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A tribute blog to the natural environment and sustainable development study in Singapore

Protect The World You Live In.


Photography  |  Discover  |  Protect  |  Contact

Photography  |  Discover  |  Protect  |  Contact

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What is Biodiversity?

Short for ‘biological’ diversity, biodiversity is the amount of various life forms live in any given environment. This includes can be anything from the bacteria in a drop of water, to a single tree in the forest, or even to the entire planet. Biodiversity is used to determine how healthy an ecosystem is. Usually the more species ecosystem has the greater the biodiversity. The rain forest will have a higher biodiversity then a dessert.

In 2011, the Raffles Museum of Biodiversity Research sponsored the research and creation of an encyclopedia that unveiled the ecosystem in Singapore. The book contains eye popping pictures of life found all over Singapore as well as studies about the environmental impact that construction and development has created. To keep up with the latest research, NOAA is a superior resource about the coasts of the world.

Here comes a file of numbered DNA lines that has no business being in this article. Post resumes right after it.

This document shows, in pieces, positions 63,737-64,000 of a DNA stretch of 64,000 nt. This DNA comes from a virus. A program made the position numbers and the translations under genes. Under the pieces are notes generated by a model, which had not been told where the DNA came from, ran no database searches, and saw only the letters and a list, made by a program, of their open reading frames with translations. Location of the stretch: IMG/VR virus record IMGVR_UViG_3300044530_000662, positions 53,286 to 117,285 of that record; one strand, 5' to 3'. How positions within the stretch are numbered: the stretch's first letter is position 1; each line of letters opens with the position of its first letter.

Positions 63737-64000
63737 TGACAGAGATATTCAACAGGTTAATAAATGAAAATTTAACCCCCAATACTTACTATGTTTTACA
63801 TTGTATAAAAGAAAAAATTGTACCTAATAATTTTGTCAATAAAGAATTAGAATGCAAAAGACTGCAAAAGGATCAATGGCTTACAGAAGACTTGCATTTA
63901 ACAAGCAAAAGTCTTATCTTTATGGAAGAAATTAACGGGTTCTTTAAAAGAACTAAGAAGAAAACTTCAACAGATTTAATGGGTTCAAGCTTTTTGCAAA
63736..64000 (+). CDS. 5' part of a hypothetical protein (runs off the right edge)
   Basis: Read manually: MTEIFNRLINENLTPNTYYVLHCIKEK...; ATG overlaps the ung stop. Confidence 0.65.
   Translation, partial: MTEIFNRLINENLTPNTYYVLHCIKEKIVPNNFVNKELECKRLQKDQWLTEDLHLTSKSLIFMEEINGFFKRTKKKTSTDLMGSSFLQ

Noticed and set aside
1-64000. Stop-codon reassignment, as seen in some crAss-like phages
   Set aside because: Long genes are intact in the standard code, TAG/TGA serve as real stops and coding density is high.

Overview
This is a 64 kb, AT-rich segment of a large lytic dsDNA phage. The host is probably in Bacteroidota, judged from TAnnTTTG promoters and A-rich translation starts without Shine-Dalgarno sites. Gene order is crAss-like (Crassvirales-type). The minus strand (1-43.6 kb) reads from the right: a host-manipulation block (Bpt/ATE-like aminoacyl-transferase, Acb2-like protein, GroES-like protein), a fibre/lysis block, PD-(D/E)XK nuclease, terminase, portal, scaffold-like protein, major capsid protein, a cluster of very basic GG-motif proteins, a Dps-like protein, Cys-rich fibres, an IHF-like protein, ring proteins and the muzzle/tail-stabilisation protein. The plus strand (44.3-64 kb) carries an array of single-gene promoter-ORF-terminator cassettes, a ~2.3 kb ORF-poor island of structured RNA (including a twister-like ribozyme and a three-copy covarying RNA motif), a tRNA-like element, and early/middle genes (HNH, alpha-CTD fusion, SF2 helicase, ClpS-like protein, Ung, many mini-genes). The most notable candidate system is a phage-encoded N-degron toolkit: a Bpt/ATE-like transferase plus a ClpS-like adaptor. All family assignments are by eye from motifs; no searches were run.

OUTLINE: Singapore Biodiversity: An Encyclopedia of the Natural Environment and Sustainable Development

Singapore contains an outstanding life diversity of all different kinds. We cannot assume this fragile ecosystem will always be there. Climate change, destruction of habitat, and man’s excessive need for land have threaten the island’s plants and animals.

The 552 page encyclopedia contains a number of written essays that go over the concepts of ecosystems biodiversity and sustainability. It describes over forty thousand of Singapore’s non-microbial species.

The book can currently be obtained at

Pictures of Singapore’s wildlife:

To truly appreciate why wild life conservation is important we collect various photographs of species native to the area. If you would like to submit more pictures for us to display, please send them to the email provided in the contact area.

Photographs Singapore Sand Crab Photographs Photographs Photographs

What you can do to help:

02/27/2013 by Admin

We often feel so helpless when it comes to conservation of the environment. Sometimes it is easier to just hope someone else will take care of it. This type of thinking will not help us get any closer to our goal of protecting the wildlife. Here are three simple things you can do.  READ MORE >>

Clean Up Trash

Clean up trash on the ground. Even if it is not yours. Every little piece counts. Ideally everyone would just pick up after themselves, but some people do not care about the consequences of leaving litter on the ground.




Since technology has advanced, most everything can be recycled these days. Paper, cardboard, foam, plastics can all be separated from the trash and placed into appropriate recycling containers.

Recycle What You Can

Donate money or time to the world wild life foundation. They are a international foundation that is dedicated that is dedicated to protecting the ecosystems and wild life of the world.


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Floating Solar Panels - A Future of Clean Energy

02/28/2013 by Admin